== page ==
England pacer Harry Gurney announces retirement at 34

England and Nottinghamshire pace bowler Harry Gurney has announced his decision to retire from the sport at the age of 34. Some fans were of the notion that he should have played few more years because he was a very good death over in his playing days.

England pacer Harry Gurney announces retirement at 34

However, his career was marred by infamous injuries. He was also recovering from a shoulder injury and it was when he announced his decision to call it quits from the game. The left-arm pace bowler has represented the England cricket team in 10 ODIs and 2 T20Is where he picked up 11 and 3 wickets respectively.

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Although he didn’t get many chances to prove himself in the international circuit, he thrived in the domestic and T20 circuit and has had a fantastic career. So far, he has won three one-day three trophies with Nottinghamshire and was also an important member of the team’s T20 Blast glory in 2017.

Harry Gurney also played for KKR

It is to be noted that Harry Gurney also plied his trade for Kolkata Knight Riders in the Indian Premier League where he accounted for 7 dismissals in 8 games. Announcing his retirement from cricket, Harry Gurney told Nottinghamshire’s official website that the time had come for him to quit the sport.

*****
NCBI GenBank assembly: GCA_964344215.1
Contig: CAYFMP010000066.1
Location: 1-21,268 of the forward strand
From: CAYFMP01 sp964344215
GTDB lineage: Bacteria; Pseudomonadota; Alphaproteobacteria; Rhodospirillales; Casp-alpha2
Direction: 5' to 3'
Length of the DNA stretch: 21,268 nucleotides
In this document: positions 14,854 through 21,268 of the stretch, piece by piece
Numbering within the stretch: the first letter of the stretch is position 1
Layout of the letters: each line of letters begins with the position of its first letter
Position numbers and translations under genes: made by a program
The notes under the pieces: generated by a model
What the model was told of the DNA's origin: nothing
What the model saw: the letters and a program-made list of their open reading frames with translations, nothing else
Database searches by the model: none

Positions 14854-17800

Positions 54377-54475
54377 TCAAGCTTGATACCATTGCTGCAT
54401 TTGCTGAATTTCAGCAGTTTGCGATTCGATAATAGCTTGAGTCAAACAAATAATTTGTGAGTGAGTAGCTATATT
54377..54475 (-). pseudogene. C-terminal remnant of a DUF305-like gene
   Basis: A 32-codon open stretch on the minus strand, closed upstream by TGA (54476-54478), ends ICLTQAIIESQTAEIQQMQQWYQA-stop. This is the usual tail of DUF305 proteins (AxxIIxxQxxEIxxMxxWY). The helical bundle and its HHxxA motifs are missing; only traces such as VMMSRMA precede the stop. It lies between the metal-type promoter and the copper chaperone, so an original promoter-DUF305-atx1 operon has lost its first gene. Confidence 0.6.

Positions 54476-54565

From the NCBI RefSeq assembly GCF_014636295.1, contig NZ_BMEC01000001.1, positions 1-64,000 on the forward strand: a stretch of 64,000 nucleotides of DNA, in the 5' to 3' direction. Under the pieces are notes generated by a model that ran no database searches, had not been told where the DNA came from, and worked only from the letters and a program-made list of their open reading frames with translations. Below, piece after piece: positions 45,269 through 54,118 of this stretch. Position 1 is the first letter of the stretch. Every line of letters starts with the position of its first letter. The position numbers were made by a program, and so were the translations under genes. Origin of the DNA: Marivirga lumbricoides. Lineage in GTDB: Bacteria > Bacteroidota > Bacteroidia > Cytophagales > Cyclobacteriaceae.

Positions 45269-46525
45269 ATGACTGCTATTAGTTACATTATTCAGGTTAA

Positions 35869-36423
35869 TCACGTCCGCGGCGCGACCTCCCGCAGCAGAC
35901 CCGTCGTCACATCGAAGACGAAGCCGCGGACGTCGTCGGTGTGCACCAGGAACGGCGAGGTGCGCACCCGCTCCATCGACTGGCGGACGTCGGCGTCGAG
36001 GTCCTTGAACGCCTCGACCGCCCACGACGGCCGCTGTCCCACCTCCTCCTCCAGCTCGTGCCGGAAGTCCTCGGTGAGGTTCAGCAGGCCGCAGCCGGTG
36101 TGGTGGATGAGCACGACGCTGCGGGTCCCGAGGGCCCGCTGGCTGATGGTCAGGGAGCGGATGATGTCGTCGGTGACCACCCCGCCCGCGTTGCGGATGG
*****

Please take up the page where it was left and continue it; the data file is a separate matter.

“After trying to recover from the recent injury to my shoulder, I am truly disappointed to have to end my playing career as a result of it. From the first time I picked up a cricket ball at the age of ten, I was completely obsessed. Cricket has been my life for 24 years and has taken me on an incredible journey that I will cherish forever.

Harry Gurney further added that representing England and several T20 leagues exceeded his wildest dreams. “Playing for England, in the IPL, and winning eight trophies at home and abroad including the Blast, Big Bash and CPL has exceeded my wildest dreams. He ended his stellar cricketing career with 310 first-class wickets from 103 games and 190 wickets in 156 T20s.

I always prepared for leaving cricket and I have discovered a new path in business that gives me the same excitement that I felt when I discovered the game all those years ago. That is a path I will now go down with immediate effect, as I have found this injury recovery too much of a mountain to climb,” added Gurney.

Meanwhile, the director of cricket of Nottinghamshire County Cricket Club, Mick Newell, who brought Harry Gurney to the team paid a fitting tribute to the left-arm seamer. Newell described Harry as a terrific match-winner.

Newell was quoted as saying: “Harry has been a terrific, match-winning, bowler for this club for a number of years. He’s carved out a niche in limited-overs competitions in recent times and has been very successful in that at home and abroad. But his record in the First-Class game is something he can be immensely proud of as well.”

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